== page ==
Following the breakdown of any marriage or de facto relationship, issues often arise as to the division of property and each person’s ongoing financial support.
A property settlement between you and your former spouse or de-facto partner can be finalized in a number of ways including entering into consent orders, or making an application to the Family Court.
In determining a property settlement application (whether concerning a married couple or a de-facto couple), the Court will consider the following steps:
- Identify and value the assets and liabilities of the parties.
- Assess the contributions made by each party including financial contributions, non-financial contributions and contributions as homemaker and parent.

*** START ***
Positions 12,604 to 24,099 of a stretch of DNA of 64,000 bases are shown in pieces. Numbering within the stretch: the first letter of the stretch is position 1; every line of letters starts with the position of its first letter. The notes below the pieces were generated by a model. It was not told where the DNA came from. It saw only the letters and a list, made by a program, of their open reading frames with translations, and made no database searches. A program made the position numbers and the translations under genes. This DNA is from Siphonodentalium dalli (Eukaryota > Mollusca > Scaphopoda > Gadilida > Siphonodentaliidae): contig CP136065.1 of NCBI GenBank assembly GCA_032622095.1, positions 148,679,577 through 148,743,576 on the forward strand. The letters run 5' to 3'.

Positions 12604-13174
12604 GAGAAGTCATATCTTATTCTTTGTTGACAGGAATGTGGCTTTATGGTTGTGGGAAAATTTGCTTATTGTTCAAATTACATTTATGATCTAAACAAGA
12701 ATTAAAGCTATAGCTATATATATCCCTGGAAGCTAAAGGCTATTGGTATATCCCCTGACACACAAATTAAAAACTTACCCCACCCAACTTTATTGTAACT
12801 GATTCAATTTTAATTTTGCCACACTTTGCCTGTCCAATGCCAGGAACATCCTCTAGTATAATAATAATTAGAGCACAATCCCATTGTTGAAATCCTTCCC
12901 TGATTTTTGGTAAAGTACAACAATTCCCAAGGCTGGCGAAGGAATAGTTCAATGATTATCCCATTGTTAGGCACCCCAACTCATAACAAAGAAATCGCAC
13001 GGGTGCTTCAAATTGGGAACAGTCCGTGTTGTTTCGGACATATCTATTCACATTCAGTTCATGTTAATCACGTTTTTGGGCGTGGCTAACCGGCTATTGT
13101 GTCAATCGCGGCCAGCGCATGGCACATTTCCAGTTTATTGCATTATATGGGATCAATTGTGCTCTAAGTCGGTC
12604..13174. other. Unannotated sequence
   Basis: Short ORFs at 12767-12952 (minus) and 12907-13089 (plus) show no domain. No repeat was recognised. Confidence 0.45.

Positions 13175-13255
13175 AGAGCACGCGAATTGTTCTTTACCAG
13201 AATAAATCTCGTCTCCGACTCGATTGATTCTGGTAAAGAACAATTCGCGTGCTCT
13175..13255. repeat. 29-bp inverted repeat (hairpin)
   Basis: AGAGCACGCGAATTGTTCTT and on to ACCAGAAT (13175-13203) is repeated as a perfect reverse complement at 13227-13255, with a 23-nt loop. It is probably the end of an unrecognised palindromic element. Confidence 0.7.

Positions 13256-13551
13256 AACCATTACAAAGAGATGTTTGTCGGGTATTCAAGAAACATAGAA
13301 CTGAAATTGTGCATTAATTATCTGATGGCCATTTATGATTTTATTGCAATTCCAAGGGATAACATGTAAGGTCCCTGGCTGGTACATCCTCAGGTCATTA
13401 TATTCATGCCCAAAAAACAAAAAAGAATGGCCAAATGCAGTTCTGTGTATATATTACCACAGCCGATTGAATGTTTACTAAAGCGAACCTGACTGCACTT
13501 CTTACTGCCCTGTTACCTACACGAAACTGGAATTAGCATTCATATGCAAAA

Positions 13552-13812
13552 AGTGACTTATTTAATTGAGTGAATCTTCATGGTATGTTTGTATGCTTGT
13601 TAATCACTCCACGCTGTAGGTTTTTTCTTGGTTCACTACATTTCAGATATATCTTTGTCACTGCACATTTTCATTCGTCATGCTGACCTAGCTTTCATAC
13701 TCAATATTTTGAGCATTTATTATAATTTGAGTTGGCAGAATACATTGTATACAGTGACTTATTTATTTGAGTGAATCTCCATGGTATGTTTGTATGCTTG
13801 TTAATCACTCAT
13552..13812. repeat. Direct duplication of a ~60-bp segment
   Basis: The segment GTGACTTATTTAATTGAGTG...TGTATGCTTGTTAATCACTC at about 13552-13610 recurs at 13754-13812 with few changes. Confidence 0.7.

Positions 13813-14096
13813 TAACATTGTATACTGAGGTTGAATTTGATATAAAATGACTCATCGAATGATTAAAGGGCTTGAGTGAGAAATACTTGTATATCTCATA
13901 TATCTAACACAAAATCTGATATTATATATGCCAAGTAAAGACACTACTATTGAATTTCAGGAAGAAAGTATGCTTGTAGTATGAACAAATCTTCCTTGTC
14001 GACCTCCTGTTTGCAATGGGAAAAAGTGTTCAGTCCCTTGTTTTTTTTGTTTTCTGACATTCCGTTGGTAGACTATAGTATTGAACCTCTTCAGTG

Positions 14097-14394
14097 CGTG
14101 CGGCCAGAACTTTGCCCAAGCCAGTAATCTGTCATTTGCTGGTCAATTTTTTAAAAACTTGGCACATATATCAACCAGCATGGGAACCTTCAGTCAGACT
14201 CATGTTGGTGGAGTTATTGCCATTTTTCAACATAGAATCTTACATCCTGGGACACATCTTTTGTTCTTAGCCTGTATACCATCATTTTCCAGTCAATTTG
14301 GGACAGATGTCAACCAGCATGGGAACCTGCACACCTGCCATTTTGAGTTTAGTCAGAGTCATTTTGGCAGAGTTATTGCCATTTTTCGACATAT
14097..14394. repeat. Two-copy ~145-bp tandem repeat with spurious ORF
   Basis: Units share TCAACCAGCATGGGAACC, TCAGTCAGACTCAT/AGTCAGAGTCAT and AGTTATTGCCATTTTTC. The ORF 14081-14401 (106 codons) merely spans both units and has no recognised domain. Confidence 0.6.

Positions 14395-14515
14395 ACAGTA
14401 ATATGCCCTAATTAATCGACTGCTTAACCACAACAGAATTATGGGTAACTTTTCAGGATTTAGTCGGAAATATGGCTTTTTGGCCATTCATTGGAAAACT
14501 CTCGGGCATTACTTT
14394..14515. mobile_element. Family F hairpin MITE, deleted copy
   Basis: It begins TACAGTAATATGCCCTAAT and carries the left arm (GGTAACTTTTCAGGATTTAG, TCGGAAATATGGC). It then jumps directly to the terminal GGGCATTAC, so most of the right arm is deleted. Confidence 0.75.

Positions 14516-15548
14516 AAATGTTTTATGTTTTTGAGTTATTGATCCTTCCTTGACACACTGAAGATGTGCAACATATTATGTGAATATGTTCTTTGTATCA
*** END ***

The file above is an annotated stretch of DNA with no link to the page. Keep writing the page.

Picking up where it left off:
- Consider a range of factors set out in section 75(2) of the Family Law Act or section 205ZD(3) of the Family Court Act.
- Determine whether the resulting division is just and equitable.
The Court has discretion to make a range of Orders to give effect to a property settlement. These orders include the following:
- order the payment of a lump sum property settlement, whether in one amount or by instalments.
- order payments of a weekly, monthly, yearly or some other periodic sum.
- order that a transfer or settlement of property be made.
- appoint or remove trustees from entities in which the parties have an interest.
- order that payments be made directly to a party, to a trustee to be appointed or into court or to a public authority for the benefit of a party.
- impose terms and conditions.
- make an order by consent.
Please contact us to make an appointment concerning property settlement and to receive advice about your prospective property settlement entitlement.